Premise: My faith in Mark Gatiss is at about zero right now, but I’m still reluctant to believe that Mark would not only draw our attention to this play, by this man, in a show steeped in 1895, when there was absolutely no plot relevant reason to do so other than to get up the hopes of queer viewers and then brutally dash them.

WHY, then. Why any of this.

It could be brutally unnecessary queerbaiting. Or, alternatively: it could be something fucky. (If I’m wrong, then I’ll be the first in line to drag him, btw.)

If you’re not familiar: Wilde was a famous queer dramatist in Victorian London, he was a contemporary and friend of ACD, he wrote awesome queer literature that was too obvious and he was arrested and imprisoned for it (in 1895) which caused his early death. Being Earnest, in particular, is famous for being one of the most blatantly, obviously queer coded works of the Victorian era. It’s in part what got him arrested in the first place. I mean. There’s a character named “bunbury” (just wait for it), and the phrase “Earnest” was itself a code word among the Victorian gay community used to identify one another.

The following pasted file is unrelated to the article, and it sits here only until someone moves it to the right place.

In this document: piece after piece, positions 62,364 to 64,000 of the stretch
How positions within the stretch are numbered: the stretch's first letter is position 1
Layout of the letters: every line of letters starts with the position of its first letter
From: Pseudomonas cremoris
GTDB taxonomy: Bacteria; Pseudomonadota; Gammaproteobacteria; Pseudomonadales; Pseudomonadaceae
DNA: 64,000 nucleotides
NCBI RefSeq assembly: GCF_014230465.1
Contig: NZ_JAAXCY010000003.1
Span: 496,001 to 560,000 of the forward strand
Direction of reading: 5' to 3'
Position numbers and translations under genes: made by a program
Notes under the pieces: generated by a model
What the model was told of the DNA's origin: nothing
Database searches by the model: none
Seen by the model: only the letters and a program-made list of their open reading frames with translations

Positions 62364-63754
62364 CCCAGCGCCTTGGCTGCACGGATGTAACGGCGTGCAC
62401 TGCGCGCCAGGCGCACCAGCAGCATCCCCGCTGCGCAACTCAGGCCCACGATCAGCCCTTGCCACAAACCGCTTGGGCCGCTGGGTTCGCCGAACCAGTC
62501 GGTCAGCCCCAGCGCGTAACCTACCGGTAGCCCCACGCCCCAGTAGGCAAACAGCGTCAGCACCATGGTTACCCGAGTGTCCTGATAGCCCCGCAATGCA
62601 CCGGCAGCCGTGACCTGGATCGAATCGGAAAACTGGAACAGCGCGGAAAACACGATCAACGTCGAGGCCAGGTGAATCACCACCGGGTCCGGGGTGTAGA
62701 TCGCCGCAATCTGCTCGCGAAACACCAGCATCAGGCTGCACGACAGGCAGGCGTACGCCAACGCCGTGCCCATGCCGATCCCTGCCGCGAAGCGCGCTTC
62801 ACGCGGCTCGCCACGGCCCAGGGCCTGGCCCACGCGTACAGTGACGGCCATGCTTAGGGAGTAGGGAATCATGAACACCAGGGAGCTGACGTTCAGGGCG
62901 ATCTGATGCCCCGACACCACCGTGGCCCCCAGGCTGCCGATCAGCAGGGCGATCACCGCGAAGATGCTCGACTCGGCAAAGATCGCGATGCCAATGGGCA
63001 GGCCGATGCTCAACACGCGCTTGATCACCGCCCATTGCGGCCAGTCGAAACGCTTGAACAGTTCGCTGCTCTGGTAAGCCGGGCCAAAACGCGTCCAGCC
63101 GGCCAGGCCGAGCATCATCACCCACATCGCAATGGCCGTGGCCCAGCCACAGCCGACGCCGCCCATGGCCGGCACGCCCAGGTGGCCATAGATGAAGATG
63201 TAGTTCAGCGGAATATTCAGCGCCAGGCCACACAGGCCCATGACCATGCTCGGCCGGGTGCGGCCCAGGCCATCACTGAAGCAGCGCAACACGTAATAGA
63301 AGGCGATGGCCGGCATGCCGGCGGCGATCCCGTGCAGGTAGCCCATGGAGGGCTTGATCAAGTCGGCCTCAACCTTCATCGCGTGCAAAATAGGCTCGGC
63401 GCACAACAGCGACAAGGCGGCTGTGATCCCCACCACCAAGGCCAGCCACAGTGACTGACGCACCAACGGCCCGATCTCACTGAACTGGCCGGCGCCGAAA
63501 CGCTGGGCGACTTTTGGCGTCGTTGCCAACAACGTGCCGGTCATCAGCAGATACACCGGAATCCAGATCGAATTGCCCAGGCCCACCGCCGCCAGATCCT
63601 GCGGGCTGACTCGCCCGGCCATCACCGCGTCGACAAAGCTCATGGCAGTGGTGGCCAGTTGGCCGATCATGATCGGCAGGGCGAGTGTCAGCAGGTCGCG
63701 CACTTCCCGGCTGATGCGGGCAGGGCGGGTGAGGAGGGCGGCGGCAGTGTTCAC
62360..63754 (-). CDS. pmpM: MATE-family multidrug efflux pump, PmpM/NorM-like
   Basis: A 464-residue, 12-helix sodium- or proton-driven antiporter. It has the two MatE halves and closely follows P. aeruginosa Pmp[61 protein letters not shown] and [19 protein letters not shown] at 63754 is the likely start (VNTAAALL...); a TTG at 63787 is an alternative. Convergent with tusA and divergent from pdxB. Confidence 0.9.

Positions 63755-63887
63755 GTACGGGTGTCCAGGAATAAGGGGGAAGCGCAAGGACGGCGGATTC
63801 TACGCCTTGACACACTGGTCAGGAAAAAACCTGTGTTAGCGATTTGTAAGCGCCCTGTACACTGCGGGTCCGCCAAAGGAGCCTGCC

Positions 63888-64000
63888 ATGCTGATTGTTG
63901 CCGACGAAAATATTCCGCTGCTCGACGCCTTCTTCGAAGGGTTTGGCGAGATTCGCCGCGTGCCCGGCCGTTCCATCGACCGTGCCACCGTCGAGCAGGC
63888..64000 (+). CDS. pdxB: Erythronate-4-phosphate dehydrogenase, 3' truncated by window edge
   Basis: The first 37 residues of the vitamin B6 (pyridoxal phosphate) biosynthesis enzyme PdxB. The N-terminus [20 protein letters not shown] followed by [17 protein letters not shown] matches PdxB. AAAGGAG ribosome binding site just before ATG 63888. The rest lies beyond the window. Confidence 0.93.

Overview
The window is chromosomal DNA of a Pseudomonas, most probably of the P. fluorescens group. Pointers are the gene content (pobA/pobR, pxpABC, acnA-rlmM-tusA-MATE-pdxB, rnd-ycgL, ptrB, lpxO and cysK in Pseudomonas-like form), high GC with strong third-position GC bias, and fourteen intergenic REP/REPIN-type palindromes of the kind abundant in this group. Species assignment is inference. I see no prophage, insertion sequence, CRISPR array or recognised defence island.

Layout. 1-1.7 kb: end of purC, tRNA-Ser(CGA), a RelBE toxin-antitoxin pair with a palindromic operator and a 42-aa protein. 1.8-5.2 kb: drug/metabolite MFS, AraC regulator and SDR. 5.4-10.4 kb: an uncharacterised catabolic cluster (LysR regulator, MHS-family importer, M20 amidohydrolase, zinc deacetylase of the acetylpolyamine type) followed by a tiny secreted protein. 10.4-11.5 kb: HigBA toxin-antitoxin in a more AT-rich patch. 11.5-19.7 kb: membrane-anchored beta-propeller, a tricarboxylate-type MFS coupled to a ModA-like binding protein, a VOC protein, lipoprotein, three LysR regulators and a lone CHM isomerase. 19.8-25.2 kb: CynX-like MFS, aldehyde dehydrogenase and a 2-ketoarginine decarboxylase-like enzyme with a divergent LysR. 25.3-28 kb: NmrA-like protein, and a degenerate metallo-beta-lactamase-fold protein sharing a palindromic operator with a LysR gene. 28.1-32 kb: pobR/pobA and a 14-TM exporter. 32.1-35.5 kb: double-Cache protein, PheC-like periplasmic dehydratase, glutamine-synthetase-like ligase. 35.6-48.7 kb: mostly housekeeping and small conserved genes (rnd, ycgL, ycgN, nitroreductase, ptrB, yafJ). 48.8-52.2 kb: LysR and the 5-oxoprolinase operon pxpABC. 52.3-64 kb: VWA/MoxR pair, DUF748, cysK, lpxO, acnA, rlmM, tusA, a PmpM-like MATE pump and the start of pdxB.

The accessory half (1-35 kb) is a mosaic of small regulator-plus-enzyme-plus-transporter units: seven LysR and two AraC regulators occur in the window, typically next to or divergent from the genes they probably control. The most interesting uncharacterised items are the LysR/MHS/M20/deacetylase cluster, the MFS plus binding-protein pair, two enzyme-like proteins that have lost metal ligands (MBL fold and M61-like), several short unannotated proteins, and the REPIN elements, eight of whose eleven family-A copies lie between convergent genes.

Now. Here’s where the fucky part begins. Being Earnest was written in 1895, the same year Wilde was arrested for aggravated gayness. Drawing attention to this play in particular is now drawing another 1895 parallel in actual BBC Sherlock canon, for better or for worse.

So we’re to believe that for no reason whatsoever, when Sherlock and Mycroft are saying their goodbyes to each other thanks to that idiotic “patience grenade”, that Sherlock finds it necessary to remind Mycroft that he played Lady Bracknell in Being Earnest and that he did a good job of it. Well that’s weird. Until we look up the character synopsis of Lady Bracknell: “the perfect symbol of Victorian earnestness - the belief that style is more important than substance and that social and class barriers are to be enforced.”

SOMETHING’S FUCKY, SOMETHING’S MAJORLY FUCKY. This is a perfect summation of Mycroft’s role in TAB. the perfect image of the establishment. The enemy that must be defeated. It’s also the perfect description of this episode: style over substance, and that social and class barriers (heteronormativity) are to be enforced.